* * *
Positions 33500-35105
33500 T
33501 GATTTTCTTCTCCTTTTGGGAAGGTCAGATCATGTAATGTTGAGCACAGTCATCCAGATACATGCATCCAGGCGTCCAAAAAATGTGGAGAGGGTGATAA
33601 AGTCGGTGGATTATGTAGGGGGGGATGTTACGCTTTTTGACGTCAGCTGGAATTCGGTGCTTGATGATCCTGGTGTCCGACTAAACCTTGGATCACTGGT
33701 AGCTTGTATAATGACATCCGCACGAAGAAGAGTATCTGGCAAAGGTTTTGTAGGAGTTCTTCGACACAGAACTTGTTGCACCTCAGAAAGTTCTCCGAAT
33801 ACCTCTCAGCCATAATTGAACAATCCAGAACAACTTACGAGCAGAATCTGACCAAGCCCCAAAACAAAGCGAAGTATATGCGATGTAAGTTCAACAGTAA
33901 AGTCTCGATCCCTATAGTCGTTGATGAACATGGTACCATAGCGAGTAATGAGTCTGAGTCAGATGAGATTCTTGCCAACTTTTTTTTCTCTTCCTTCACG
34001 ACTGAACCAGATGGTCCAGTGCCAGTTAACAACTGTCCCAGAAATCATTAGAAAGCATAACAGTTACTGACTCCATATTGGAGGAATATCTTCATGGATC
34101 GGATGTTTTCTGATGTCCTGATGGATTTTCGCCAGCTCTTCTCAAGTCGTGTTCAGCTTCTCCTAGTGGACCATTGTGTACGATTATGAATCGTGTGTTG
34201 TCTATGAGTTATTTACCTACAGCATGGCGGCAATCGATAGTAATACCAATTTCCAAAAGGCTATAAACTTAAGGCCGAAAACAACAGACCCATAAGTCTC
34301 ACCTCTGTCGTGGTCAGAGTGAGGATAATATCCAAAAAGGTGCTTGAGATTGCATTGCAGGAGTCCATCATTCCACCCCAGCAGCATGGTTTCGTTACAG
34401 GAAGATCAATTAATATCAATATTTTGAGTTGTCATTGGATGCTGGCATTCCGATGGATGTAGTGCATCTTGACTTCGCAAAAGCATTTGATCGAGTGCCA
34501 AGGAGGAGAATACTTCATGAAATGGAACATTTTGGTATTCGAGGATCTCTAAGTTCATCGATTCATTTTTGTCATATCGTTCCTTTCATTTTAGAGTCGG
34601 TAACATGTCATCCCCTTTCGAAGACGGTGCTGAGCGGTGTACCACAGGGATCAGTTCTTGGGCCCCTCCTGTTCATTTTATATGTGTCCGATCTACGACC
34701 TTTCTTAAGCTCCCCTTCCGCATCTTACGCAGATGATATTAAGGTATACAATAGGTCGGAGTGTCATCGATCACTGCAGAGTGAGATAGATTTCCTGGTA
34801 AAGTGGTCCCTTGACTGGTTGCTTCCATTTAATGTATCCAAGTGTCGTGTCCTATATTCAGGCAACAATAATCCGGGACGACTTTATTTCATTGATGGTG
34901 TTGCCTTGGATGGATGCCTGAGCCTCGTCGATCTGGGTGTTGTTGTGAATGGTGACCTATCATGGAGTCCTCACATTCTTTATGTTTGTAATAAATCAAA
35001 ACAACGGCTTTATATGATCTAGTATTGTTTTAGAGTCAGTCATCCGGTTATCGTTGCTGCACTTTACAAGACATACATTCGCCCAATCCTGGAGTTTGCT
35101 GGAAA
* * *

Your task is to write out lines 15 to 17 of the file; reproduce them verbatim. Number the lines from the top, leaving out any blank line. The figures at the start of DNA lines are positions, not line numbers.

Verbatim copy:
34701 TTTCTTAAGCTCCCCTTCCGCATCTTACGCAGATGATATTAAGGTATACAATAGGTCGGAGTGTCATCGATCACTGCAGAGTGAGATAGATTTCCTGGTA
34801 AAGTGGTCCCTTGACTGGTTGCTTCCATTTAATGTATCCAAGTGTCGTGTCCTATATTCAGGCAACAATAATCCGGGACGACTTTATTTCATTGATGGTG
34901 TTGCCTTGGATGGATGCCTGAGCCTCGTCGATCTGGGTGTTGTTGTGAATGGTGACCTATCATGGAGTCCTCACATTCTTTATGTTTGTAATAAATCAAA